GC of the Year
The winner of this award will be a UK-based general counsel (or those in the most senior in-house legal position) who has truly led the way for their business in 2018. Key factors influencing our judging panel include board profile, outstanding strategic thinking, superb communication skills and the extent to which individuals have the support of their teams in delivering exceptional value to the wider business to help it move forward.
Widely cited as one of the most influential and admired general counsel, BT GC Dan Fitz stepped down this month after seven years to be replaced by former Anheuser-Busch InBev legal chief Sabine Chalmers. Given his pedigree and achievements to date – Fitz remains as company secretary at BT – Chalmers has very big shoes to fill.
The Crown Estate
A one-time Rising Star, Booth has quickly transitioned from being one to watch to become a big player in the real estate industry since taking over from well-regarded former GC Vivienne King in 2016. He and a lean team of five lawyers have certainly stepped up: supporting more than £2bn worth of property trading in the last two years.
Maaike de Bie
Particularly cited by both private practice firms and peers, De Bie’s strong reputation partly comes from her effective guidance of the legal team after Royal Mail’s 2015 IPO. Her work in taking an archaic institution and transforming the legal function as the business changed in the face of agile competition is noteworthy.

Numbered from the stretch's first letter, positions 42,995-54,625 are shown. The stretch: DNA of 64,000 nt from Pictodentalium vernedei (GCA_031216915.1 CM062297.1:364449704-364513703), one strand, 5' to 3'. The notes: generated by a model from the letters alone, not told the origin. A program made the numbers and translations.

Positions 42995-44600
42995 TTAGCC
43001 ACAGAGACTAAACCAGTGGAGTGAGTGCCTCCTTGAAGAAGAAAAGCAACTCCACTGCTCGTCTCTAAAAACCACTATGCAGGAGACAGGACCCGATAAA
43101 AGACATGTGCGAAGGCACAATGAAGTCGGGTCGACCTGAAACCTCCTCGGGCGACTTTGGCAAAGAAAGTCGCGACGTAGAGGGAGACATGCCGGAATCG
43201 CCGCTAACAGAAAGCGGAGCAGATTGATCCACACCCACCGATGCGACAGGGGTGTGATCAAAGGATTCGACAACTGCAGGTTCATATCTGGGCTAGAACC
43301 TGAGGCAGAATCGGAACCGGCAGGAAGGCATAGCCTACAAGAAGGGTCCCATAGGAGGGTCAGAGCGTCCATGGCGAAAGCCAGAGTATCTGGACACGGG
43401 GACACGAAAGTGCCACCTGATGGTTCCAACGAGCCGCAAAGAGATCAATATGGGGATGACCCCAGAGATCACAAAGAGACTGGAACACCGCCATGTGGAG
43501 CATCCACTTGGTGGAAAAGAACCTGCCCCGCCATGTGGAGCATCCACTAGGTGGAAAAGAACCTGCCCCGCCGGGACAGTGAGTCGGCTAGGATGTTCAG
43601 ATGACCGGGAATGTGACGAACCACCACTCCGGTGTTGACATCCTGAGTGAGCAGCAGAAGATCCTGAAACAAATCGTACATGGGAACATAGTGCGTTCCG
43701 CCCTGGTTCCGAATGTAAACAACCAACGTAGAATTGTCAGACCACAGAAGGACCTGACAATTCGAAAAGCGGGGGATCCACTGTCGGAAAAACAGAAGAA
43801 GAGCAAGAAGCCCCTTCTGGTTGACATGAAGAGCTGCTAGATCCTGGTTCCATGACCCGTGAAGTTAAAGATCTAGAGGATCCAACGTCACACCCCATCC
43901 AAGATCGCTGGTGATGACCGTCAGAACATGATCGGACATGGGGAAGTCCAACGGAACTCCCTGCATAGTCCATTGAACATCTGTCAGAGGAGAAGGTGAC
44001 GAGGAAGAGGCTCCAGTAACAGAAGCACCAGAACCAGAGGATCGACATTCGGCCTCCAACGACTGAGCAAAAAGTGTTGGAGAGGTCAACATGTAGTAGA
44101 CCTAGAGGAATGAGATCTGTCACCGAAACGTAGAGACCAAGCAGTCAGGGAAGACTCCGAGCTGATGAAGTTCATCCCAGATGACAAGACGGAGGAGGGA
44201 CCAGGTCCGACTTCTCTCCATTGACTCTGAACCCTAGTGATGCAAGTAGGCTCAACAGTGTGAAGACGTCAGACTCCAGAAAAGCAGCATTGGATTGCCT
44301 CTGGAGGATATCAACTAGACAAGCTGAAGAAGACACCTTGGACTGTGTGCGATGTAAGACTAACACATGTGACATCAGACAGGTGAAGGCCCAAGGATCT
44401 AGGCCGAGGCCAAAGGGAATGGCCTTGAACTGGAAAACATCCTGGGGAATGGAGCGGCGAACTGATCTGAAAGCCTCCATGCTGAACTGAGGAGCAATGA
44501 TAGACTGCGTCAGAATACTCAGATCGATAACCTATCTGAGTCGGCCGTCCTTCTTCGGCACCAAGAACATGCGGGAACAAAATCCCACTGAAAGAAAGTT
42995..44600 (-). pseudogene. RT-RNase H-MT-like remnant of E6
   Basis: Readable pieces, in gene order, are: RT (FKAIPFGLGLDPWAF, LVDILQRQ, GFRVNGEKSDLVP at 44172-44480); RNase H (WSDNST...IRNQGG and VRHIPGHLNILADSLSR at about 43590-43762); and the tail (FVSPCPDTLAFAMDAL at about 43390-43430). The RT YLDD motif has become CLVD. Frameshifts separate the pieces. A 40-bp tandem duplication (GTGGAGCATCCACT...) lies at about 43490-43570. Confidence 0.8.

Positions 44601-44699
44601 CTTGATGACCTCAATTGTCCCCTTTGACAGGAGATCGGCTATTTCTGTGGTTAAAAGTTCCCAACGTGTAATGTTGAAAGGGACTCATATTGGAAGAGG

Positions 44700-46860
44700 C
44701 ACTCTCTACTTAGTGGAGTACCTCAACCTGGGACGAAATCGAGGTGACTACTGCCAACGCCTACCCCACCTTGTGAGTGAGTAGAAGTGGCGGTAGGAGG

Under chief legal officer Jameson, Skyscanner has become a testing ground for new ways of handling legal work. Most matters are dealt with internally by a team of eight lawyers, each with specific technical skills. Jameson is lauded for driving a commercial approach which, far from a back-office function, means legal informs and drives the company’s commercial strategy.
Led by Kay, the in-house legal team at National Grid has transformed itself over the last three years, realigning the function as a business partner to the business. As part of this, Kay refreshed the external panel, cutting the number of firms from 15 to 12 and changing the emphasis to ensure it was an extension of the in-house team, delivering a more agile service.
Pugsley and his 60-strong team have helped HSBC rise to the very formidable challenge of ring-fencing, showing themselves to be an indispensable part of the bank’s senior leadership at a very difficult time for the sector. As a result, the much-respected Pugsley has been able to develop one of the UK’s outstanding financial services legal teams.